7. Ham, S. W.; Park, H. J.; Lim, D. H. Bioorg. Chem. 1997, 25, 33–36. 8. Ando, M.; Emoto, S. Bull. Chem. Soc. Jpn. 1978, 51, 2433–2434. 9. Auvin, S.; Chabrier de Lassauniere, P.-E.; Harnett, J.; Pons, D.; Ulibarri, G. WO 0017190, 2000. 10. Compound 2: 3 (1 g, 5.12 mmol) was added to a mixture of 4 (1.22 g, 5.63 mmol) and triethylamine (1.1 mL, 7.7 mmol) in anhydrous methanol (30 mL) at room temperature under argon, and the resulting mixture was stirred for 18 h. Sodium borohydride (0.213 g, 5.63 mmol) was then added and stirring was maintained for a further 4 h. The reaction mixture was then partitioned between cold water (10 mL) and dichloromethane (50 mL), and the aqueous phase was further extracted with dichloromethane. The combined organic layers were dried over magnesium sulfate, filtered and concentrated to give 1.10 g of a brown viscous oil. Purification by chromatography on silica gel using 3% methanol in dichloromethane gave 0.626 g (34%) of 2 as a brown solid, mp 92–93 °C; 1H NMR (DMSO): d 8.90 (s, 1H, OH), 8.15–8.12 (d, 2H, J = 8.7 Hz, 12, 12 0 -H), 7.52– 7.50 (d, 2H, J = 8.7 Hz, 11, 11 0 -H), 6.28 (s, 1H, 3-H), 6.04 (s, 1H, 5-H), 3.70 (s, 3H, OCH3), 3.57 (s, 2H, 7-CH2), 2.94 (t, 2H, J = 7.1 Hz, 8-CH2), 2.74–2.70 (m, 8H, 9-CH2, N(CH3)2), 2.21 (s, 3H, NCH3). 11. Kaldor, S. W.; Siegel, M. G.; Fritz, J. E.; Dressman, B. A.; Hahn, P. J. Tetrahedron Lett. 1996, 37, 7193–7196. 12. Borohydride, polymer supported (on AmberliteÒ IRA400), supplier: Aldrich Chemical Company, Inc. 13. 4-Benzyloxybenzaldehyde polystyrene HL (200–400 mesh), 2% DVB, supplier Novabiochem. 14. Methylisothiocyanate polystyrene HL (200–400 mesh), 2% DVB, supplier Novabiochem. 15. Compounds 7a–n: 50 lmol of aldehyde 5 was added to a mixture of amine 6 (60 lmol, 1.2 equiv) and triethylamine (66 lmol, 1.3 equiv), in anhydrous methanol (1 mL) and the resulting mixture was stirred at room temperature for 18 h. Borohydride (100 lmol, 2 equiv) supported on resin were then added and stirring was maintained for 2 additional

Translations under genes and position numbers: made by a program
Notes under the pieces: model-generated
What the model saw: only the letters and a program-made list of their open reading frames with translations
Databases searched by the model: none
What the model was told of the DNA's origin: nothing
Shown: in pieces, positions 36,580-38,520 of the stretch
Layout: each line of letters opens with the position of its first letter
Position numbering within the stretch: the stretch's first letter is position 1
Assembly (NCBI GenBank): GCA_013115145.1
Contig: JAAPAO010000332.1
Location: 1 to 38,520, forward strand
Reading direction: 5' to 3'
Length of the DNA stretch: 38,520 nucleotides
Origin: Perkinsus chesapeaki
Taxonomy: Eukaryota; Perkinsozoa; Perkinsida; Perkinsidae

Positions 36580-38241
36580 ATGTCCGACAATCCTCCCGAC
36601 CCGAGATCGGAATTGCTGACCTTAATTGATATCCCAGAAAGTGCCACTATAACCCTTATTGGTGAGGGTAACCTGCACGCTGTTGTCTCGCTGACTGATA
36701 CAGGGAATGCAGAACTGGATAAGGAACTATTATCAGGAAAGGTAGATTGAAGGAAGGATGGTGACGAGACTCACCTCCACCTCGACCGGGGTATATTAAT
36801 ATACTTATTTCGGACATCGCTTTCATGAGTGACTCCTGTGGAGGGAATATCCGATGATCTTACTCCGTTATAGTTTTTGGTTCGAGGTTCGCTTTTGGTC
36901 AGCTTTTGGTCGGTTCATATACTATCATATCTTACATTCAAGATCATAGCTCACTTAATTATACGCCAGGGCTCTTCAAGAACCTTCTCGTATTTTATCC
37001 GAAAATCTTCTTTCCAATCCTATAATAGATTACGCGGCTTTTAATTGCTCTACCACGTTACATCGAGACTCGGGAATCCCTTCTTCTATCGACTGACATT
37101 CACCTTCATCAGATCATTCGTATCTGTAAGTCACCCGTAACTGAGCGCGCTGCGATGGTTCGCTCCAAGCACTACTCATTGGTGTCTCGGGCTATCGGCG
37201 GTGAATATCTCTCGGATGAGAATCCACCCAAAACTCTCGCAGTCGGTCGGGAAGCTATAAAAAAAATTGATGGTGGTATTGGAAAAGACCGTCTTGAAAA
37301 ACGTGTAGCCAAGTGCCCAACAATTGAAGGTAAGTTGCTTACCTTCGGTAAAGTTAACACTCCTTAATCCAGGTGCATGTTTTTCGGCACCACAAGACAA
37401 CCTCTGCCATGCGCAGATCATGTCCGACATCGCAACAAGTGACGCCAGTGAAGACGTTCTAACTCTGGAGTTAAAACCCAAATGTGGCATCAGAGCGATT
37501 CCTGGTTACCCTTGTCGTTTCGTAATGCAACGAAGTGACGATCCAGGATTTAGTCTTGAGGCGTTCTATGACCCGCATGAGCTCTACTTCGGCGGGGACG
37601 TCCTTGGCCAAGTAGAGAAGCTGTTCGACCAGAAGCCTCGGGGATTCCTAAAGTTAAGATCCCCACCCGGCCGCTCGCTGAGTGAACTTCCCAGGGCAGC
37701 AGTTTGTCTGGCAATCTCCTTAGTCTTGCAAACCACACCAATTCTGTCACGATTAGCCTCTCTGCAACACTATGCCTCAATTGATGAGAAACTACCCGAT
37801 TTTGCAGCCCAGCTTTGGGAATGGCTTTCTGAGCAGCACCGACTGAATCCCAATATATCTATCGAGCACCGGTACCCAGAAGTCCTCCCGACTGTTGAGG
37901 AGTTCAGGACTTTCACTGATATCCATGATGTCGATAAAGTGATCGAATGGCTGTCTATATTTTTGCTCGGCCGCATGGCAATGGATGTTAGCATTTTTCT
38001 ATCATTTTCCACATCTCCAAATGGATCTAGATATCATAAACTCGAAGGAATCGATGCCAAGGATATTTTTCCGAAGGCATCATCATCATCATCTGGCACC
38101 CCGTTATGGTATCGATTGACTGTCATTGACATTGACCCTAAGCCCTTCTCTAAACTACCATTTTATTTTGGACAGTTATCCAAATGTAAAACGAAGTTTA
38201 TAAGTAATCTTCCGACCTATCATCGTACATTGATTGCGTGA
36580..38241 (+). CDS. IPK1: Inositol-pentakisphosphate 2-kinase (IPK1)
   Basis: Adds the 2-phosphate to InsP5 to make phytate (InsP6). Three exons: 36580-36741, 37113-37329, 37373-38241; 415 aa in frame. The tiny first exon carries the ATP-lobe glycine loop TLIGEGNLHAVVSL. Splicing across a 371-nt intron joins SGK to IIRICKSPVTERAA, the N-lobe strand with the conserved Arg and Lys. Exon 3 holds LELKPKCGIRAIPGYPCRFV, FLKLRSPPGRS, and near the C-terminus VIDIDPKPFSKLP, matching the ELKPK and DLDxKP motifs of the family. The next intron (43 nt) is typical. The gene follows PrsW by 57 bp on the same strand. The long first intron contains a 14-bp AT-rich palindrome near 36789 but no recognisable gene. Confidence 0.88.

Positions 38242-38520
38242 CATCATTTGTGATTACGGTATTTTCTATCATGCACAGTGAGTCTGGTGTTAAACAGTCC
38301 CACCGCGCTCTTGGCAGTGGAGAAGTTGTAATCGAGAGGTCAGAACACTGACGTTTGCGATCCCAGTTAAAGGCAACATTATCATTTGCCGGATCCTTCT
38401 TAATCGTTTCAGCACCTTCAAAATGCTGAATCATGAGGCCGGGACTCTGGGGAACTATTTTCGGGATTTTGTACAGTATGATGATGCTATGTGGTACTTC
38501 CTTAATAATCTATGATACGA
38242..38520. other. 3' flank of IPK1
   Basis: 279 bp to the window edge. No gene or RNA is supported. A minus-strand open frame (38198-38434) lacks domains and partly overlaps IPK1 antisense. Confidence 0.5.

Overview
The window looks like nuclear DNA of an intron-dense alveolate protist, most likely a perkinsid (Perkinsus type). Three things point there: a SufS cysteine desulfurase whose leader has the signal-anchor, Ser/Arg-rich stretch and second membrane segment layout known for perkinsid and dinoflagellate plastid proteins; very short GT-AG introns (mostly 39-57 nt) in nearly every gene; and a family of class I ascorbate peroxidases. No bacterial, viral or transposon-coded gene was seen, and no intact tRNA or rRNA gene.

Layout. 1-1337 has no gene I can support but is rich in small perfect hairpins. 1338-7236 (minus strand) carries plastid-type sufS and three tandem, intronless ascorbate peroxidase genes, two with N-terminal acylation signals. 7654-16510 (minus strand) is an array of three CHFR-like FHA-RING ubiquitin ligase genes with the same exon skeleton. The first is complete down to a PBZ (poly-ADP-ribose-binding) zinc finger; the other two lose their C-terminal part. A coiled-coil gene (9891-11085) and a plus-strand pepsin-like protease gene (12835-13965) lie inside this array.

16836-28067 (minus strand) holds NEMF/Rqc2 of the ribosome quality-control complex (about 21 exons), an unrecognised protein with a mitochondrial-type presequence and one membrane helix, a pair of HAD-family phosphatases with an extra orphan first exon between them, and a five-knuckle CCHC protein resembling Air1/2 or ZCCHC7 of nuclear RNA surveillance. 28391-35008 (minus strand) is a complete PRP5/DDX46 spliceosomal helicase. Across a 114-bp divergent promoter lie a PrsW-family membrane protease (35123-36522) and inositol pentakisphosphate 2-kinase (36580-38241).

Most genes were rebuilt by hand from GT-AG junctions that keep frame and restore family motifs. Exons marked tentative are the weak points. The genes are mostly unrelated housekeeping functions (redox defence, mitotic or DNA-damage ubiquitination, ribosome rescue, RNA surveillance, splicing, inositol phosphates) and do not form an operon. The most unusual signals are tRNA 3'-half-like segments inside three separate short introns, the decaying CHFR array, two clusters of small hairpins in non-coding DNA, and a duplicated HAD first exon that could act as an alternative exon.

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hours. Compounds 7a–l: 60 lmol (1.2 equiv) of 4-benzyloxybenzaldehyde polystyrene resin was added and the mixture stirred for 18 h at room temperature. Compounds 7m and 7n: 60 lmol (1.2 equiv) of methylisothiocyanate polystyrene resin was added and the mixture stirred for 18 h at room temperature. In both cases, the resins were filtered and washed with MeOH. The solvent was evaporated and compounds 7a–n were obtained as yellow oils. 16. Mass spectra were acquired on a single quadrupole electrospray mass spectrometer (Micromass, Platform

model) and HPLC retention times were acquired on an HPLC system (HP 1100) equipped with a photodiode array UV detector. 17. Brezak, M.-C.; Quaranta, M.; Monde´sert, O.; Galcera, M.-O.; Lavergne, O.; Alby, F.; Cazales, M.; Baldin, V.; Thurieau, C.; Harnett, J.; Lanco, C.; Kasprzyk, P. G.; Prevost, G. P.; Ducommun, B. Cancer Res. 2004, 64, 3320–3325. 18. Prasad, K. N.; Edwards-Prasad, J.; Sakamoto, A. Life Sci. 1981, 29, 1387–1392.